Oz was nine years old in 1948. He recalled the euphoria in the Jewish parts of Jerusalem on Independence Day as well as the silence and foreboding in the nearby Muslim districts. The Israel of 1948 was a dream to those who had forged it out of the fire of pogroms and the Shoah. A people that had suffered as the Jews had suffered would surely build a Utopian community of civil rights for all – Jewish, Muslim, and Christian alike.
But like all dreamers, Israelis must, in Oz’s view, awaken and face the reality of the dawn. Israel’s success and growth came at the expense of its neighbors, who soon became its enemies. Alongside that process came what Oz called a pessimistic view of the state, one that had to keep itself on a nearly permanent wartime footing and had to make choices inconsistent with its own self-image.
If Oz believed in Israel’s right to defend itself, he believed just as passionately that Israel had no right to use force to expand its borders, acquire resources, or satisfy the desires of religious Israelis for an expansion of the state on Biblical grounds. Peace Now, the group he co-founded in 1978, was one of the first to argue for a return of most or all of the land seized by Israel in 1967. It now advocates the division of Jerusalem into two cities, one a capital for Israel and the other a capital for a future Palestinian state.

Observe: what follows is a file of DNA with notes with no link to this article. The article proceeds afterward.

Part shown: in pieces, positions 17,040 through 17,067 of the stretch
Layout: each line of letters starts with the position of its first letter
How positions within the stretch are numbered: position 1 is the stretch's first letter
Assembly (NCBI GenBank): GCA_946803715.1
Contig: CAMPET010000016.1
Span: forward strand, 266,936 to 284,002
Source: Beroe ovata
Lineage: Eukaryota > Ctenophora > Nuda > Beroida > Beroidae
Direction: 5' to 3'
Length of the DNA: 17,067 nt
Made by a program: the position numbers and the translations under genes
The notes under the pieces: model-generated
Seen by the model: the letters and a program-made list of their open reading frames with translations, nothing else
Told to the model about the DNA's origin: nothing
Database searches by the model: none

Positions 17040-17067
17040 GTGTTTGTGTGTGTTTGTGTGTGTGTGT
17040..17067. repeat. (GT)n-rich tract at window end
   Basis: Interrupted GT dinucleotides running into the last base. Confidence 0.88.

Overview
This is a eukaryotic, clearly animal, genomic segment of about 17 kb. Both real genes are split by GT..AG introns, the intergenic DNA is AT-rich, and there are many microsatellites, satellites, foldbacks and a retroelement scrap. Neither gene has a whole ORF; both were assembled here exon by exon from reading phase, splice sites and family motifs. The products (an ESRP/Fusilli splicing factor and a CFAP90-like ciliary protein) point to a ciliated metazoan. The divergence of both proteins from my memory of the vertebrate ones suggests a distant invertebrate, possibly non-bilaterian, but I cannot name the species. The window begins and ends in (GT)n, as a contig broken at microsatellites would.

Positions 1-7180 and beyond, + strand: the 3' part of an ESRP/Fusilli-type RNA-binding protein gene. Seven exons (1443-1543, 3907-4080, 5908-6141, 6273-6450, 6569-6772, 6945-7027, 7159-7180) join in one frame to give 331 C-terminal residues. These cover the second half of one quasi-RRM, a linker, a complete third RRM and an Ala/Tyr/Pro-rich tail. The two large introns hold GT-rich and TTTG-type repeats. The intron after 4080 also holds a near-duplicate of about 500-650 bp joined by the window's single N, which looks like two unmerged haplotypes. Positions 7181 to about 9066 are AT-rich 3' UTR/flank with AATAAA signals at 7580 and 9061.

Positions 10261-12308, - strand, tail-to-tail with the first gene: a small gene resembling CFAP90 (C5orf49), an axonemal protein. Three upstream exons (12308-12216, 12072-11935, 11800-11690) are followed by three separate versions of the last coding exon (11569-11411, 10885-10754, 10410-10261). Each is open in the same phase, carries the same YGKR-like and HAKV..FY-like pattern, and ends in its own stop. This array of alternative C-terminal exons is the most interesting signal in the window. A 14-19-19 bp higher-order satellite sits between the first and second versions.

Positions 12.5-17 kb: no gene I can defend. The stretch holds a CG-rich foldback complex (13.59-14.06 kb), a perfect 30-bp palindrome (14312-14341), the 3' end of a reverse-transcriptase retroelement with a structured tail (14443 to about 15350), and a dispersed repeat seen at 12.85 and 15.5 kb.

Like the world-class novelist he was, Oz saw the tragedy that underlay the triumph of Israel. Its steps forward had come with steps backward, even if many of his fellow Israelis tried not to see the latter. He advocated a two-state solution for the good of the Palestinians, to be sure, but mainly for the good of Israelis. A Palestinian state, he argued, would take away much of the ideological energy that underpinned radical movements like Hamas and Hezbollah. Splitting the marital assets would also help each side to move forward after the divorce.
His ability to find ambivalence in the often Manichean environment of war set Oz’s visions of the Arab-Israeli conflict apart from most of his contemporaries. He understood that the crisis offers no easy answers and that any solution will require each side to recognize the underlying traumas that motivate the other.
Oz’s views on Palestine are reminiscent of Albert Camus’s views on the conflict in his own native Algeria. Like Oz, Camus saw ambivalence and tragedy where others mostly saw clear solutions and, depending on one’s politics, either heroism or villainy. Also like Oz, Camus saw the complexity of all points of view and could draw on a deep understanding of the past to cut through self-serving political ideology on all sides. Such views may win international acclaim in Paris, London, or New York, but, like Cassandra in the ancient Greek world, they often meant that their countrymen ignored or vilified them for the crime of uttering prophecies that no one wants to hear.
We should, of course, remember Amos Oz the literary giant. But we should also remember Oz the peace advocate. Agree with him or not, the story of Amos Oz is very much the story of Israel, with all of its tensions, its hopes, and its shortcomings. With him passes one of the keenest observers of how Israel finds itself today still in search of the dream of 1948.